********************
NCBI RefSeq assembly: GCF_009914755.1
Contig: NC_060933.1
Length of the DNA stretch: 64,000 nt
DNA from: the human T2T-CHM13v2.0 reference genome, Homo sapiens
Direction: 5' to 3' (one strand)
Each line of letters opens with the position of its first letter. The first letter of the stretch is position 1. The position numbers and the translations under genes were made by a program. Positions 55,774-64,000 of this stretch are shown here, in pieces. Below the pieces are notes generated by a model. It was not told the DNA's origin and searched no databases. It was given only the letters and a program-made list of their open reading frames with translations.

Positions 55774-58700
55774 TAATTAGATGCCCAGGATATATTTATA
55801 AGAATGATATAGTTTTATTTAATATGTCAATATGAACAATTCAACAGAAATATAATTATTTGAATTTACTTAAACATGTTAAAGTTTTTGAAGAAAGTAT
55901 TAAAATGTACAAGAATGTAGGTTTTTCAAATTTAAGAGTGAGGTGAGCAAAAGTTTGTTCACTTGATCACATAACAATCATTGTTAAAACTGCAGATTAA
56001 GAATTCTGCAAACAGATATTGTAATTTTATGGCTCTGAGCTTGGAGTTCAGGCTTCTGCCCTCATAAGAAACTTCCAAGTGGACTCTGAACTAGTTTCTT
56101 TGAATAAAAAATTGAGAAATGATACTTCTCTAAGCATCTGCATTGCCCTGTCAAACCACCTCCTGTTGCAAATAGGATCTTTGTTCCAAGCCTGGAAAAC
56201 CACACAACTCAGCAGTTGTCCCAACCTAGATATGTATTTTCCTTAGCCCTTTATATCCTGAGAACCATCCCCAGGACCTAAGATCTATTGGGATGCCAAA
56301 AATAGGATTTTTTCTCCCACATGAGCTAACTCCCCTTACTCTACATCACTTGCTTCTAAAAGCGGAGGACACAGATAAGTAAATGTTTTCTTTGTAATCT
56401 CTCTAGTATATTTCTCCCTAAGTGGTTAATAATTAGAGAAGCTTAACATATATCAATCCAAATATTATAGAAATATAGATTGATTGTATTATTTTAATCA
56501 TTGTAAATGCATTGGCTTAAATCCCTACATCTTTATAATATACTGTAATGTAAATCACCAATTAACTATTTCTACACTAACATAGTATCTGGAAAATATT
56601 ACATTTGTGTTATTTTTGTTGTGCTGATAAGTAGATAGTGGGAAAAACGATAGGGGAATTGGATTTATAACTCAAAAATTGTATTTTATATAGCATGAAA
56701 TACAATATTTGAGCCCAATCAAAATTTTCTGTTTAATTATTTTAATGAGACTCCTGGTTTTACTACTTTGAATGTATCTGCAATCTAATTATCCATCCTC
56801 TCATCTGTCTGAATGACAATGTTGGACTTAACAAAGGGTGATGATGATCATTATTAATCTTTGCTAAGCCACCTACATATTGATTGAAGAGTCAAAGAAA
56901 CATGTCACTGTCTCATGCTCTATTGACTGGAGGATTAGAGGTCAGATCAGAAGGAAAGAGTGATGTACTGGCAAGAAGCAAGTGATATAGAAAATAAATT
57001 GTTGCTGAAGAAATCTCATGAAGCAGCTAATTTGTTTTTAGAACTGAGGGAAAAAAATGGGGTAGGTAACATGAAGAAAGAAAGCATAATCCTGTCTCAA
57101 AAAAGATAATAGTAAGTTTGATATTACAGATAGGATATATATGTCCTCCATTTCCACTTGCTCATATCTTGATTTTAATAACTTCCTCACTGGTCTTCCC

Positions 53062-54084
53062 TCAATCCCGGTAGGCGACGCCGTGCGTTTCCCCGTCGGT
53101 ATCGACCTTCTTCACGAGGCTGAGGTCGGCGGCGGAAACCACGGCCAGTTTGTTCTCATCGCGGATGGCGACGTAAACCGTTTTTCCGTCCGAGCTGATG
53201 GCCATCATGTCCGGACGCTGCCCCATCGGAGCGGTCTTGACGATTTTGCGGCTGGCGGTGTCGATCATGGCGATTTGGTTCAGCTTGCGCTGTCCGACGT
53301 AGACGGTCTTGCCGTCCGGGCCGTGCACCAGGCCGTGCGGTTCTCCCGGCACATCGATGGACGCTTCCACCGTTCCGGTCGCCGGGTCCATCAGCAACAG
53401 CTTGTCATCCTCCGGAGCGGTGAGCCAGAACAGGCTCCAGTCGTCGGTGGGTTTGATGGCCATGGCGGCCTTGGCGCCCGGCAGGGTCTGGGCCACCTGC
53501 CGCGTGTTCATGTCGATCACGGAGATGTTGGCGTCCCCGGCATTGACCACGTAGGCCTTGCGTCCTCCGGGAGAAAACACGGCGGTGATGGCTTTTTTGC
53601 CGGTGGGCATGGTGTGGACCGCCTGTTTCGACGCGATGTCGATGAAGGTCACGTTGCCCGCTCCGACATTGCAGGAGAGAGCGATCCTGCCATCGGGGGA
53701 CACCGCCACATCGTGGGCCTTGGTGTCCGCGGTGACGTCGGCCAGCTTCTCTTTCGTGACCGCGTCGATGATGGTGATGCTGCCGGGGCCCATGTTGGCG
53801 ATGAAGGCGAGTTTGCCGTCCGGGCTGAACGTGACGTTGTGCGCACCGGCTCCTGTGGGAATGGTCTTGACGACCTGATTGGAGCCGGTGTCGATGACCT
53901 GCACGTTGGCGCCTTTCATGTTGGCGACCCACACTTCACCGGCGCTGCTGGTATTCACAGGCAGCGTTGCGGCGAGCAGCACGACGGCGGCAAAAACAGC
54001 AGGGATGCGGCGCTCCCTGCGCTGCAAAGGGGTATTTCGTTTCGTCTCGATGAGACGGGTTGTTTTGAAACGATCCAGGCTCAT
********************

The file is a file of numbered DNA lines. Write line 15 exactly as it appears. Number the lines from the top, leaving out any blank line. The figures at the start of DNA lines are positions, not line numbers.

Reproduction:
56401 CTCTAGTATATTTCTCCCTAAGTGGTTAATAATTAGAGAAGCTTAACATATATCAATCCAAATATTATAGAAATATAGATTGATTGTATTATTTTAATCA